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Australian explosions

Q. And have you any belief as to the purpose which the authors had in mind in writing the Ern Malley poems?

A. They claimed to be hoaxing the members of a modernistic culturism.

Q. Don't you believe that Ern Malley's poems were never intended to be serious work at all?

A. I have no opinion on their intentions, I only worry about their content as poems.

Q. And you say that it doesn't matter if the significance is accidental or otherwise.

A. I don't know if the significance is accidental, I am concerned with the significance.

Q. A great number of people would regard the poems in Angry Penguins as being rubbish.

A. It all depends on what people regarded them, on the person.

Q. The majority of people in Australia would regard the poems as nothing but rubbish.

A. Yes, and Shakespeare.

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Another Ireland: Part Two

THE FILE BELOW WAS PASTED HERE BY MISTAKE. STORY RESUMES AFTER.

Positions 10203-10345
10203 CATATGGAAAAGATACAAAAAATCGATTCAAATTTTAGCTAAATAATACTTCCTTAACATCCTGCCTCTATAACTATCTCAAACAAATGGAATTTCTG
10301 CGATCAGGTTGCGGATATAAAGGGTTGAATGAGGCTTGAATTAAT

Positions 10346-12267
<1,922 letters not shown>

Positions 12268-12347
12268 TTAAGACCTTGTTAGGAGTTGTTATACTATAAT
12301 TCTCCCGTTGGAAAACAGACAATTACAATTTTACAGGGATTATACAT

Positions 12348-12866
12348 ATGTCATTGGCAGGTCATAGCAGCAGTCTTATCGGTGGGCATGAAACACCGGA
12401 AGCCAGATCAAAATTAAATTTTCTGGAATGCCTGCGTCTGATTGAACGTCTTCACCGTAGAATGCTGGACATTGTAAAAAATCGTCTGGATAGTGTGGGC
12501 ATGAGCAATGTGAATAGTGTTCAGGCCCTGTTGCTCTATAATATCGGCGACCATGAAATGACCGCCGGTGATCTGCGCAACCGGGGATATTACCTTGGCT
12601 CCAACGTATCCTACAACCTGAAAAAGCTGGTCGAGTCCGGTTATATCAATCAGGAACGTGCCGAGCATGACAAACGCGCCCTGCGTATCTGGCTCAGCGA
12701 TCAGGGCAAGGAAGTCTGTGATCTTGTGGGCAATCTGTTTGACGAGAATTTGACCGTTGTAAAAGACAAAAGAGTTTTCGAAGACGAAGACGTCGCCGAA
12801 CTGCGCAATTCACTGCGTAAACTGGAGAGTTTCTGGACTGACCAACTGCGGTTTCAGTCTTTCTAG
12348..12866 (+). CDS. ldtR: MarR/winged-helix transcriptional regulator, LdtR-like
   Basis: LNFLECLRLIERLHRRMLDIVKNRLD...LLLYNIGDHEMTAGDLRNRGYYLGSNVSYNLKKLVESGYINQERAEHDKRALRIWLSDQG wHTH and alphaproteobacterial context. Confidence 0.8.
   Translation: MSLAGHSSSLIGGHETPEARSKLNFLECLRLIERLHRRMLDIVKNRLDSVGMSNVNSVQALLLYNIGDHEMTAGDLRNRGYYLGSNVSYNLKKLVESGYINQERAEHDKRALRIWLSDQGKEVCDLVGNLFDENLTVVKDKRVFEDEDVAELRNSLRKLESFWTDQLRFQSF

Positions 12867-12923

Maurice Scully, The Basic Colours. Durham, UK: Pig Press, 1994.
Geoffrey Squires, Landscapes and Silences. Dublin: New Writers' Press, 1996.
Catherine Walsh, Idir Eatortha and Making Tents. London: Invisible Books, 1996.

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I began the first half of this article (Notre Dame Review #4) by mentioning some of the limits to the legendary hospitality Ireland has shown to its poets. If you arrive in Ireland from any point of departure outside of Eastern Europe, you will indeed find a public far more willing than the one you left behind to grant poets the recognition all but the most ascetic secretly crave. However, this hospitality has never extended to Irish poets w…